I'm hearing conflicting information

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San Jose State University

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I've read though "how to brew" by john palmer online, and also tried searching this forum, but I keep getting different info on when to pitch the yeast.

Some say the temp should be between 65-72 deg F, some say 100-110, and others say 72-80, and to never let it get above 100 or yeast will die.

Obviously I'm seeing much different information from source to source. Therefore, would someone please let me know what temperature I should have the water when first introducing the yeast to water and the slurry to the wort??

Thank you.:mug:
 

the_bird

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You talking about rehydrating dry yeast?

I generally use lukewarm water - probably a little below body temp, so probably 85ish. Basically, the temp where I don't say "ooh, that's cool" or "ooh - that's warm". More important is the temp of your wort when you pitch - ideally, for an ale you want to be below 70, basically at your fermentation temp. Too high can cause fruity esters to develop as the yeast are stressed.
 

david_42

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There are many answers because there are many yeasts.

Rehydration 85-95F

Pitch at the high end of the yeast's fermentation range. You get better growth that way.

Pouring wort on a yeast cake. Aim for the low end. It will blow anyway, but not as violently.

If you are looking for ONE answer, try a church.;) But, don't try TWO churches.
 

Evan!

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david_42 said:
If you are looking for ONE answer, try a church.;) But, don't try TWO churches.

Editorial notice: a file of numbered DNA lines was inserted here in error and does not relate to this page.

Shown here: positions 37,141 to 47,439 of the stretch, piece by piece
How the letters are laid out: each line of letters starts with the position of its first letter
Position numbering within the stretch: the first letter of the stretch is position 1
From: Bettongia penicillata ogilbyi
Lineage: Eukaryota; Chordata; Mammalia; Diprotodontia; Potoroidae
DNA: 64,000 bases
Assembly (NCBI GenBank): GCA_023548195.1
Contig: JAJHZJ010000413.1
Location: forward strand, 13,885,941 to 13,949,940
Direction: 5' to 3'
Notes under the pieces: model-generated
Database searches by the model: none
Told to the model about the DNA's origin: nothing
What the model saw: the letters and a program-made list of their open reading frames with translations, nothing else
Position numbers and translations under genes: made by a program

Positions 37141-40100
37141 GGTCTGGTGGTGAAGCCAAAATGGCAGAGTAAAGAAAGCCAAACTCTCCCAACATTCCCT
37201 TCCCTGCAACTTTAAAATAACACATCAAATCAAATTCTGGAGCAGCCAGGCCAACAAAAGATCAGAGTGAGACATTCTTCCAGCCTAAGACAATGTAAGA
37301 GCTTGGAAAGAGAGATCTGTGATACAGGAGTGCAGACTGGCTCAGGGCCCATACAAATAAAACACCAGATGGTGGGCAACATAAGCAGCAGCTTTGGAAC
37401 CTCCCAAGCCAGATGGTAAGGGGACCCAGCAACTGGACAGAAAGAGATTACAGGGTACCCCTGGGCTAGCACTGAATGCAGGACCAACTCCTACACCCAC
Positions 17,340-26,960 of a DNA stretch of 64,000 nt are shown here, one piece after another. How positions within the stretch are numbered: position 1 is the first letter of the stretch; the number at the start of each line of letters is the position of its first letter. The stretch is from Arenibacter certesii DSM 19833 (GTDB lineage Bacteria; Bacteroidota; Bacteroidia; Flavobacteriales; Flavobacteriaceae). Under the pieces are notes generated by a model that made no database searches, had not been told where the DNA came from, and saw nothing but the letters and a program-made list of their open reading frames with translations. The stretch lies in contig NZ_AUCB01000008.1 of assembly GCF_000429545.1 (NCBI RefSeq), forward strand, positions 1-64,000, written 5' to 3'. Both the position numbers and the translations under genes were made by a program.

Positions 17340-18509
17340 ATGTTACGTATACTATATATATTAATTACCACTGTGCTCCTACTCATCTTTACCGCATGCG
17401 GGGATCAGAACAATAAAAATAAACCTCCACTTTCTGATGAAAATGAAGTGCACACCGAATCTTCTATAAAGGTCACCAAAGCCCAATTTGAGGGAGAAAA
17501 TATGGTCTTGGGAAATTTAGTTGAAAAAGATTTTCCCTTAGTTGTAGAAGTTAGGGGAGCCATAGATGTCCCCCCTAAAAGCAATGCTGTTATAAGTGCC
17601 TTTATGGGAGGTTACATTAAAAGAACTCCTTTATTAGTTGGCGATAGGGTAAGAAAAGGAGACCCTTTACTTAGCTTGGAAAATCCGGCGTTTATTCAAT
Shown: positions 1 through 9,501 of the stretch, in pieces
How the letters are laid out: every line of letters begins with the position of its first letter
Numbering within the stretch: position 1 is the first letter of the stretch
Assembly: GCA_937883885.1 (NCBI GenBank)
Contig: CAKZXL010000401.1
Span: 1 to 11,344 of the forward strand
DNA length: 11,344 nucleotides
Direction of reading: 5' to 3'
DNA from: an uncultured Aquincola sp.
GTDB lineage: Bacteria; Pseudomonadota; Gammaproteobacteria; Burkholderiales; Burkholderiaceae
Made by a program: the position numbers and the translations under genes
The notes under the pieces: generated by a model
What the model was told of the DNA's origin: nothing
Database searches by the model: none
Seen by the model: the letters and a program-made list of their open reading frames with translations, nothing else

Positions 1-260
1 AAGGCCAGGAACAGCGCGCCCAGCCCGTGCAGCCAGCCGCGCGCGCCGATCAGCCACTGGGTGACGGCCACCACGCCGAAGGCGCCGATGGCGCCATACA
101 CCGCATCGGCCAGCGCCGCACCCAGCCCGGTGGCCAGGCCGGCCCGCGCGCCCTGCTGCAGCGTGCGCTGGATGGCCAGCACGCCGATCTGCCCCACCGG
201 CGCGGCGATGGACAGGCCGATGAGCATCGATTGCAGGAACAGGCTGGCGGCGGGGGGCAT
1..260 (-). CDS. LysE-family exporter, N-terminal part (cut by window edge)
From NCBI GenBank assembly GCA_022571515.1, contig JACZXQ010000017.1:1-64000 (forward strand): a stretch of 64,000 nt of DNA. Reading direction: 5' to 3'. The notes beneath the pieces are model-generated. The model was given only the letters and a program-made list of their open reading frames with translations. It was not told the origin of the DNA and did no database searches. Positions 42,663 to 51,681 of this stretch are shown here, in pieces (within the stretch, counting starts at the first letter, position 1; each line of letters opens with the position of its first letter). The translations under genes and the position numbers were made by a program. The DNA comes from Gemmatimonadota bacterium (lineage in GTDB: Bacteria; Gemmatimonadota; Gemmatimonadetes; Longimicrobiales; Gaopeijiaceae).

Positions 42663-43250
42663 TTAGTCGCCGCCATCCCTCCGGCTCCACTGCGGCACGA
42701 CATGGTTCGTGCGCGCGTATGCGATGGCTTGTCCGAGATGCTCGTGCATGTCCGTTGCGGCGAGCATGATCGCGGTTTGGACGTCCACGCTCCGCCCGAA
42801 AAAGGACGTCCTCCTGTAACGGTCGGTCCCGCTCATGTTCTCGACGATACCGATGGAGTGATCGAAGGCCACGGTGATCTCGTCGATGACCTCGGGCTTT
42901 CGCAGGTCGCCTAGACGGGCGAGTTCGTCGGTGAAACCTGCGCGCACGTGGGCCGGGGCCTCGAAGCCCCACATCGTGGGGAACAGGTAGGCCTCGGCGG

Ever read the bible? One answer, my ass. :D

Honestly, OP, it's not all that important to get a precise number here. Over 105 you run the risk of killing the yeast. Under 65 and you run the risk of long lag times due to slow starts. Just cool your wort into the 70's or 80's somewhere, and pitch. All will be well.
 

lgtg

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before pitching yeast:

hydrometer readings are most accurate at 60° (usually taken between 70-80°)

80° is the highest temp you want your wort to be before pitching yeast, 70° is most desirable. (although, through personal experiences, it can be done as high as high 90° because although yeast propagation is ideal at this temprature, this does not mean the by-products produced by yeast at these temps will be good for your beer)

If you hydrate dry yeast, or make a yeast-slurry (as it's called) the water should be sanatized and be between 70 to 96° ideally.

Fermentation temps for yeast are ideal between 65-75° (although, some of us have done it in temps as high as 80° with no adverse reactions or off-flavors) but it is "ill-advised" to let them get above 75° as they can begin to produce fruity or medicine like off flavors.

Secondary fermentation is NOT necessary, it should be more accurately termed as "clarification or conditioning" which, in part, may be done in a secondary carboy or bucket or by bottling after primary fermentation is complete.
 

Tophe

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below 80 is what I go by. I usually try for like 74 or so, but if im in a hurry ill pitch it once its below 80.

Once my new equip. gets here, waiting wont be a problem!
:mug:
 

kornkob

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Evan! said:
Ever read the bible? One answer, my ass. :D
That's why he suggested a church. You'll only get one answer at a church, regardless of the multitude of answers that might be present in the sacred text that church is based on.
 
OP
S

San Jose State University

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Evan! said:
Ever read the bible? One answer, my ass. :D

Honestly, OP, it's not all that important to get a precise number here. Over 105 you run the risk of killing the yeast. Under 65 and you run the risk of long lag times due to slow starts. Just cool your wort into the 70's or 80's somewhere, and pitch. All will be well.
Thanks a lot to everyone who responded. It looks like evan sums up all the answers you have quite well, so I'll try working with that. Phew.
 

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